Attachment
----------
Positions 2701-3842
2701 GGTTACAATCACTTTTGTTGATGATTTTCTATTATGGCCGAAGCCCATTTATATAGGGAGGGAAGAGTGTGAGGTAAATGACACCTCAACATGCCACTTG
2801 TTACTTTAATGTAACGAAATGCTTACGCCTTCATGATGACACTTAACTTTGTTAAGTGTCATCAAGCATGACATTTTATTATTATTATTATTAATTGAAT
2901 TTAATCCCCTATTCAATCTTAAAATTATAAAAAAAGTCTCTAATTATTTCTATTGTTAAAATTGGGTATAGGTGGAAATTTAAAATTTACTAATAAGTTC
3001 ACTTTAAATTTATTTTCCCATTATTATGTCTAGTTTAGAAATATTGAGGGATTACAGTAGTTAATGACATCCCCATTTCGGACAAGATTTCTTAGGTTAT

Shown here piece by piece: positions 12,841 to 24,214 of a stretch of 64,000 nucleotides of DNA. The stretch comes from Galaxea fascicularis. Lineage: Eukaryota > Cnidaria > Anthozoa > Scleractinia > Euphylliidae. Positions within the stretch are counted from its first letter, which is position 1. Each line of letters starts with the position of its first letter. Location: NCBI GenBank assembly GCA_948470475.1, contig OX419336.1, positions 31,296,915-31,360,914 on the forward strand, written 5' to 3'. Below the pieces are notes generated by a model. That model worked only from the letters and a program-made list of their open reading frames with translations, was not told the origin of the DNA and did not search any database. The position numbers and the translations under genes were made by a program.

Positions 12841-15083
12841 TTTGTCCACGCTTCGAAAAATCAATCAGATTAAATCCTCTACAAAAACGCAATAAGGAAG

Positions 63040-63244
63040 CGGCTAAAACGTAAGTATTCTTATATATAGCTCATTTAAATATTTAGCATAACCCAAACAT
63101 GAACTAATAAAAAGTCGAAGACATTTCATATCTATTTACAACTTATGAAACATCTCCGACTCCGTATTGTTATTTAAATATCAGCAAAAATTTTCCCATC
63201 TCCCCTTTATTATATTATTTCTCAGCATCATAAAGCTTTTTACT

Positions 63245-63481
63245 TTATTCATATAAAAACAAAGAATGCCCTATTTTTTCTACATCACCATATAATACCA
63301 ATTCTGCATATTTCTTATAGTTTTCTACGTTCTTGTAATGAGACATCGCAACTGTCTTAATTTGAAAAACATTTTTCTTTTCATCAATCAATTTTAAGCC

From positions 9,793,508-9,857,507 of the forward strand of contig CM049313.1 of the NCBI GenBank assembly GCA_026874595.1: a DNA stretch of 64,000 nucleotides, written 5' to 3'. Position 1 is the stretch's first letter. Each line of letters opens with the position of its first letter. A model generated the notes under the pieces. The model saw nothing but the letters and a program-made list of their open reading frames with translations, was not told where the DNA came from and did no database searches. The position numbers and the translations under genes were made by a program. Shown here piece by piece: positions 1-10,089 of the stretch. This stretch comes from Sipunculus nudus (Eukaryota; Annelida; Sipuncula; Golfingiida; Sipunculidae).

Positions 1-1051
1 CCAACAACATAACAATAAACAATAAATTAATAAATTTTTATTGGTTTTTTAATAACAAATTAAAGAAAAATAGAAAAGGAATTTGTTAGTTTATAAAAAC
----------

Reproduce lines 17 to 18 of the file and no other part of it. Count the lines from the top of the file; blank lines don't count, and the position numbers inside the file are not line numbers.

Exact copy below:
Positions 1-1051
1 CCAACAACATAACAATAAACAATAAATTAATAAATTTTTATTGGTTTTTTAATAACAAATTAAAGAAAAATAGAAAAGGAATTTGTTAGTTTATAAAAAC